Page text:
Jonas’ emotional spiral in “Black Feminist Video Game” stems from an online date gone bust with Nicole. An ill-timed pause during a James Bond flick freezes the screen on the upper body of an actress. Jonas is caught zooming in, fumbling over his justification for objectifying the Bond girl and bringing the date to an abrupt halt. For advice, he turns to his online focus group of friends, showing how our decisions to broadcast our lives can erode a sense of self.

Is it, after all, validation we seek or a harder path to personal happiness? Thankfully for Jonas, it’s his “little games,” in the words of his mother, that come to the rescue. And not just any game, but the “Black feminist video game” that doubles as the title of the play. The work here aims to show how we can connect with others digitally and can use the interactive medium to explore the complex issues our mainstream culture often doesn’t prescribe to the video game medium.

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It turns out games are uniquely tailored to explore love, romance and heartbreak. Consider “Maquette,” “Genesis Noir” and “Journey of the Broken Circle,” interactive conversations that ask players to think about love.

The play raises questions about reality versus escapism, seeking to explore how the connections we forge with digital content can be just as powerful as those cemented in real life, in part because of the sense of agency we have while engaging with it. “This game can be as real or as imagined as you want it to be,” says Marguerite (Mia Anderson), the graduate student who designed the game Jonas plays with his friend and who also serves as an in-game narrator.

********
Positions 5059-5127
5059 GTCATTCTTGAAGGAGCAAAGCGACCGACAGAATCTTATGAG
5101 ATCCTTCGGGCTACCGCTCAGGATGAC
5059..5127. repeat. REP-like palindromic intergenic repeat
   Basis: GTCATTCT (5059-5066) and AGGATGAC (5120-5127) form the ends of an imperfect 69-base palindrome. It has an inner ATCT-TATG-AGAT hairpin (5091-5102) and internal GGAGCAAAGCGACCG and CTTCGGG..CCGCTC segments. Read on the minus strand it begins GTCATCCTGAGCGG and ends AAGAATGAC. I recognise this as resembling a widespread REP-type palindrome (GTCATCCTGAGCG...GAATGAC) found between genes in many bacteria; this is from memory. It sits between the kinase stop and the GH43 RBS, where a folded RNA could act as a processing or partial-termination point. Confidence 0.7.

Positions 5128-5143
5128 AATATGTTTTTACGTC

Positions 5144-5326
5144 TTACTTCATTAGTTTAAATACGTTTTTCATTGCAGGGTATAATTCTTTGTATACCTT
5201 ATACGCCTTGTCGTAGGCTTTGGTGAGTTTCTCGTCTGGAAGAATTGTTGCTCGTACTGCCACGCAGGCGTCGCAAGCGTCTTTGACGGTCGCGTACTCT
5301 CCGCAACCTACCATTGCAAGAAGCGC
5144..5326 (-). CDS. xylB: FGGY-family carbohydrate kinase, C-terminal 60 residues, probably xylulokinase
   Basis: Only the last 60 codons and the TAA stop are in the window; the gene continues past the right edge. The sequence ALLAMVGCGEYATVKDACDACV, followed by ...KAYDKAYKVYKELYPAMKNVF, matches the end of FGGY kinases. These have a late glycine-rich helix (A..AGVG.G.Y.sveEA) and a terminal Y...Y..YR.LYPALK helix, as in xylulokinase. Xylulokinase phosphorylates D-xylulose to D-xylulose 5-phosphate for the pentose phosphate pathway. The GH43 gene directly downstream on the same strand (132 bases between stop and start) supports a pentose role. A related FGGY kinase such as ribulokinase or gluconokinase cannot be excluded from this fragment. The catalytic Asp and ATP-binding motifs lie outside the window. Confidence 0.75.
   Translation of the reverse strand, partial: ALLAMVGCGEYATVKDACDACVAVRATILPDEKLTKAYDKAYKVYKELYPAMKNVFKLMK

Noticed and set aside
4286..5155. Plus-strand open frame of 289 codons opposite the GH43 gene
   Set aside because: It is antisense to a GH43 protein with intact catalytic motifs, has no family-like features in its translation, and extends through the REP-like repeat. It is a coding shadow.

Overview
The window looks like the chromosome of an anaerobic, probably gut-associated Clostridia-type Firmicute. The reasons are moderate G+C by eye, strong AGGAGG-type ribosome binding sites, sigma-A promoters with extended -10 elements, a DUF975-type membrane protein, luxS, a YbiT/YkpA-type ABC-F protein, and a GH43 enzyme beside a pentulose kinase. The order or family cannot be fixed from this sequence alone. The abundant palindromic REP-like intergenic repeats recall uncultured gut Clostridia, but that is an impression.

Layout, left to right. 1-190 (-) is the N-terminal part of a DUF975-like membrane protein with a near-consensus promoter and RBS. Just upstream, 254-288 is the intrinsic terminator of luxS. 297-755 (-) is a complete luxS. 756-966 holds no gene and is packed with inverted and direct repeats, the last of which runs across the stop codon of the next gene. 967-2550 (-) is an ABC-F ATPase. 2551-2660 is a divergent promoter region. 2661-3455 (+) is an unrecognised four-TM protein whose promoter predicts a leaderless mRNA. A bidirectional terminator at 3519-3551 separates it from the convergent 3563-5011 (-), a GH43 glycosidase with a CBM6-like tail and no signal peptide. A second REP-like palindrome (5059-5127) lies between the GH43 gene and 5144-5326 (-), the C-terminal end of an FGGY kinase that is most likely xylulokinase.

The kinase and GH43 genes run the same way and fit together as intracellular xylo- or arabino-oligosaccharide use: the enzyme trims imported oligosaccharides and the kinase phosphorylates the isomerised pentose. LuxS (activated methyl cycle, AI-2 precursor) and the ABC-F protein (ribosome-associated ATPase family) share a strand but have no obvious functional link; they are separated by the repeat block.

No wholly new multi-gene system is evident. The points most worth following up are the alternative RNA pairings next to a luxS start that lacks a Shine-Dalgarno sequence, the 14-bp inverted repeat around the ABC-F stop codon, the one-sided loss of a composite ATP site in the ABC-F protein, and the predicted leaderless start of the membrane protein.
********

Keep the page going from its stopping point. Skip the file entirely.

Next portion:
Jonas embarks on the game to win a prize, namely a lock of hair from the late Black feminist leader Audre Lorde, hoping this shows his newfound cultural awareness. The game takes us through varying levels of topicality, showing at one point that the path to freedom is empathy and at another how the pressures of being Black can turn one’s entire life into an act of performance. What the play ultimately does is remind us that games are a learning tool. We don’t play to win so much as play to reflect.

When Jonas has real fears of dying in the game, this isn’t because of his youth or mental frame of mind. Games can become simulations and, especially for the lonely, games can provide conversation and healing. My biggest wish when watching “Black Feminist Video Game” was simply that the games tackling such real-life topics were in greater supply or not confined to the independent game space, where they risk being overlooked.

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And yet play, as it is for Jonas in “Black Feminist Video Game,” is still a chance to practice and prepare at working out difficult emotions. All art can accomplish that goal, of course, but when play is the medium, it gradually shifts the answers we seek. Jonas goes into the game saying “I want,” as in he wants to win to show his love for a classmate. He comes out of the game asking, “What if?”

Play, as “Black Feminist Video Game” reminds us, is a place to explore possibilities.

'Black Feminist Video Game'

Who: An online production from the Civilians in collaboration with 59E59, Center Theatre Group, Oregon Shakespeare Festival and co-commissioner Williams Center for the Arts at Lafayette College

Where: Currently on-demand via the Center Theatre Group’s Digital Stage. Live performances at the Oregon Shakespeare Festival to follow.

When: Streaming on demand through Center Theatre Group through Sunday ; livestreaming through Oregon Shakespeare Festival Tuesday-May 16, streaming on demand May 17-26

Tickets: $10

Info: centertheatregroup.org, thecivilians.org

Running time: About 1 hour, 5 minutes

Dan O’Brien, the playwright and poet behind “The Body of an American” and “The House in Scarsdale,” channels hurt and healing into new work.